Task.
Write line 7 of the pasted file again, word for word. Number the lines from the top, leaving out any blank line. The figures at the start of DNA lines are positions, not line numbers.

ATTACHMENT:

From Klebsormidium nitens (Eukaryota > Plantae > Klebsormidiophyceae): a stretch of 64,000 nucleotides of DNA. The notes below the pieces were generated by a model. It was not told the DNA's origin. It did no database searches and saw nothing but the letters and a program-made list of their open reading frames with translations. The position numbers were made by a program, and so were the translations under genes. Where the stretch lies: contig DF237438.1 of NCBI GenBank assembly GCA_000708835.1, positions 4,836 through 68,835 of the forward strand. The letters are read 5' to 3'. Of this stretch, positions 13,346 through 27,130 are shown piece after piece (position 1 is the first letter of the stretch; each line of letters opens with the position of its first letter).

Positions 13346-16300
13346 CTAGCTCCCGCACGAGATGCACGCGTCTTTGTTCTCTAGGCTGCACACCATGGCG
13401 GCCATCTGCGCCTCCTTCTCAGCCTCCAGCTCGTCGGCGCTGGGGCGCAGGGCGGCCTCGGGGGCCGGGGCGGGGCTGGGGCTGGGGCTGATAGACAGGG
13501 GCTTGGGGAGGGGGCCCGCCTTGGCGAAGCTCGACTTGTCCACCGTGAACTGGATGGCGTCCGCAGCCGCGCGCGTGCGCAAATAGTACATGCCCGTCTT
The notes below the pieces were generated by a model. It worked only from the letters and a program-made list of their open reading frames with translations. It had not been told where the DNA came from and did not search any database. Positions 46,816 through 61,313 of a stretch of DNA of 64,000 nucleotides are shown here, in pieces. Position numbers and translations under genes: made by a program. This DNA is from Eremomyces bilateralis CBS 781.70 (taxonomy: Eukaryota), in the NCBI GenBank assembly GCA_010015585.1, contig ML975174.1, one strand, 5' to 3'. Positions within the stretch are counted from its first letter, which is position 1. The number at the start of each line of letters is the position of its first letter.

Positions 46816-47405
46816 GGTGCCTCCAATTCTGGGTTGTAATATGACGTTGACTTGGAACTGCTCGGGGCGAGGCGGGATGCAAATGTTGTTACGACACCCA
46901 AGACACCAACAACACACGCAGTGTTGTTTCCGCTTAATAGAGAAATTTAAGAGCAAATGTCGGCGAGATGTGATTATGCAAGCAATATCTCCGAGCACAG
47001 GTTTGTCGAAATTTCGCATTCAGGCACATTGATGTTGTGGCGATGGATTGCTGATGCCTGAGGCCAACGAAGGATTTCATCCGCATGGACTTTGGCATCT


Positions 46816-47405